The arrogance inherent in this theology is quite clear. Modern theologians and their followers think that they have superior moral insight into the “primitive” peoples of the Bible and can judge passages of the Bible as deficient. Hence, the command to Joshua and Israel becomes a test case, especially since the command is repeated in several texts (as listed above). In addition, disobedience to this command is interpreted as one of the key causes of Israel’s fall into idolatry in the book of Judges, the prophets and the Psalms (for example, Psalm 106:34-38). All of these writers are clear in their assertion that this was God’s command.
Why Would God Command the Elimination of the Canaanites?
I wish to convey a few thoughts on this controversial command. For one thing, those who reject it do not understand the demonic realm and the possibility of a culture falling to such a level of debauchery that it loses the right to exist. Child sacrifice, occult practices, cult prostitution and more, show a stunning level of evil. A culture can plunge into such moral depravity that the most severe demonic possession is passed down generationally, along with the accompanying occult powers. In addition, the power to deliver from the demonic in the name of Yeshua through warfare prayer and deliverance had not yet been revealed. Israel could not have dwelt among such a people and have been a witness to the nations of the world. It may seem ironic, but it was God’s love for the nations of the world that motivated His command to eliminate the Canaanites.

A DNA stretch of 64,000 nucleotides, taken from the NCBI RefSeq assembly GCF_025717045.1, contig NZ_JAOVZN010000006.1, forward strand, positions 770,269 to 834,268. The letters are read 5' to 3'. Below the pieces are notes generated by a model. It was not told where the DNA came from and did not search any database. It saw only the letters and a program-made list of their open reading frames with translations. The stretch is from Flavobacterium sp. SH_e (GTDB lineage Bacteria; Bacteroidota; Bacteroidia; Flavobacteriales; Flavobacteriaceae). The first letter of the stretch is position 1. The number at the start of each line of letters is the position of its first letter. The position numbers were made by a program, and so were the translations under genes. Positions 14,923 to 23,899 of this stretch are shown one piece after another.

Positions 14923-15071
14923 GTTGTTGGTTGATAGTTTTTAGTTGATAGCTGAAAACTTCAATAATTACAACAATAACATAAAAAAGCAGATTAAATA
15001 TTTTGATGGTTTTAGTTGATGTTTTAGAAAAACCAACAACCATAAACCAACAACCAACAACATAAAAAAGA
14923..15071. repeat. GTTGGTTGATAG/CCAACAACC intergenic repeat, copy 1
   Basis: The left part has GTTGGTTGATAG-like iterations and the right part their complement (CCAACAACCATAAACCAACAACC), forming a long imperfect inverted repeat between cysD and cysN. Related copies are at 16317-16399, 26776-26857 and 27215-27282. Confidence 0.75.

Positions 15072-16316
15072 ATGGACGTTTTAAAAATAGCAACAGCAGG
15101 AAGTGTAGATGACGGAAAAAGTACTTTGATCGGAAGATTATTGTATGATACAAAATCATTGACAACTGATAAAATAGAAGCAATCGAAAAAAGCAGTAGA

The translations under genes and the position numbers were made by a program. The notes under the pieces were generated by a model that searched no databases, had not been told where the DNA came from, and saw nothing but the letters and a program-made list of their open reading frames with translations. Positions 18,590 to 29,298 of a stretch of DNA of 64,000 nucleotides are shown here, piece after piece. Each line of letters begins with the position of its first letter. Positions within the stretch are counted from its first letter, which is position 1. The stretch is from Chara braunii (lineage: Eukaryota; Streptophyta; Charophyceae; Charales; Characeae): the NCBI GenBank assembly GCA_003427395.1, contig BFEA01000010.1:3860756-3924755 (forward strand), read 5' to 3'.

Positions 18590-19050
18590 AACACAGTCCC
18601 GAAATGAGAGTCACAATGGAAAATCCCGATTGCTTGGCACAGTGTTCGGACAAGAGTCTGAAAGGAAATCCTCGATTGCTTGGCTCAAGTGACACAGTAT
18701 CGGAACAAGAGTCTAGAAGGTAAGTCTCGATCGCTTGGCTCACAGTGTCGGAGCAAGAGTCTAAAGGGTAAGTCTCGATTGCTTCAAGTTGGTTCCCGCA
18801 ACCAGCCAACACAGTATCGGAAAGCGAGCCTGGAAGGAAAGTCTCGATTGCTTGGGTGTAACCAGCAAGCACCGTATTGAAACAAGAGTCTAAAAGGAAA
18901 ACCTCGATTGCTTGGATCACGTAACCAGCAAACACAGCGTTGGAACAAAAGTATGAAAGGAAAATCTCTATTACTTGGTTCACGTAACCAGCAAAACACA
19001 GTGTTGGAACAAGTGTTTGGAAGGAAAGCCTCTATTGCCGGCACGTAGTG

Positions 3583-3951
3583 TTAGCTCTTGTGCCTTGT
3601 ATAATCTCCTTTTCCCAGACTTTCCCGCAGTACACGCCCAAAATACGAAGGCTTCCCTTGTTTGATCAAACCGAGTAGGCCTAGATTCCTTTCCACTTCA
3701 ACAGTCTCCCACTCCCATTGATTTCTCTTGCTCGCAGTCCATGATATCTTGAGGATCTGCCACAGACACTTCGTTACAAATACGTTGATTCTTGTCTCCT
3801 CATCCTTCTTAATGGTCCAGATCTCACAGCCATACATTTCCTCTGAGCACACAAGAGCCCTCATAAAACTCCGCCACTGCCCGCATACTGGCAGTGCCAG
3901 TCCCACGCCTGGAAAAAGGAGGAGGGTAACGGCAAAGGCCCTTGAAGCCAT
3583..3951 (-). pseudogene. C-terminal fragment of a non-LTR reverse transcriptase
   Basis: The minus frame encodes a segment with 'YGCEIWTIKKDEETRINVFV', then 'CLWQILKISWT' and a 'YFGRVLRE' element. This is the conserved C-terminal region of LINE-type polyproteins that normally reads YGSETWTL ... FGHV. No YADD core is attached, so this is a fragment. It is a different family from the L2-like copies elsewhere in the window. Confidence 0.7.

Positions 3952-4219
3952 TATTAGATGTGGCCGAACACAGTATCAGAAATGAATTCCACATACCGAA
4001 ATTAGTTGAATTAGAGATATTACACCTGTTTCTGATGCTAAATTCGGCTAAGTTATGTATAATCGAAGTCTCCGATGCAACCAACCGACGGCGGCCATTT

Israel’s conquest command is different from Islam’s conquest doctrine. God forbade Israel to conquer other nations if she was not attacked. They were to live at peace with the surrounding nations if at all possible. Destruction was an exceptional command for one time and one place. In my view there can be no parallel command today. Let me be very clear: God’s command to Joshua was a one time exceptional command for exceptional circumstances. Genocide is always a terrible crime against humanity.
The Dangerous Weakness in the Churches Today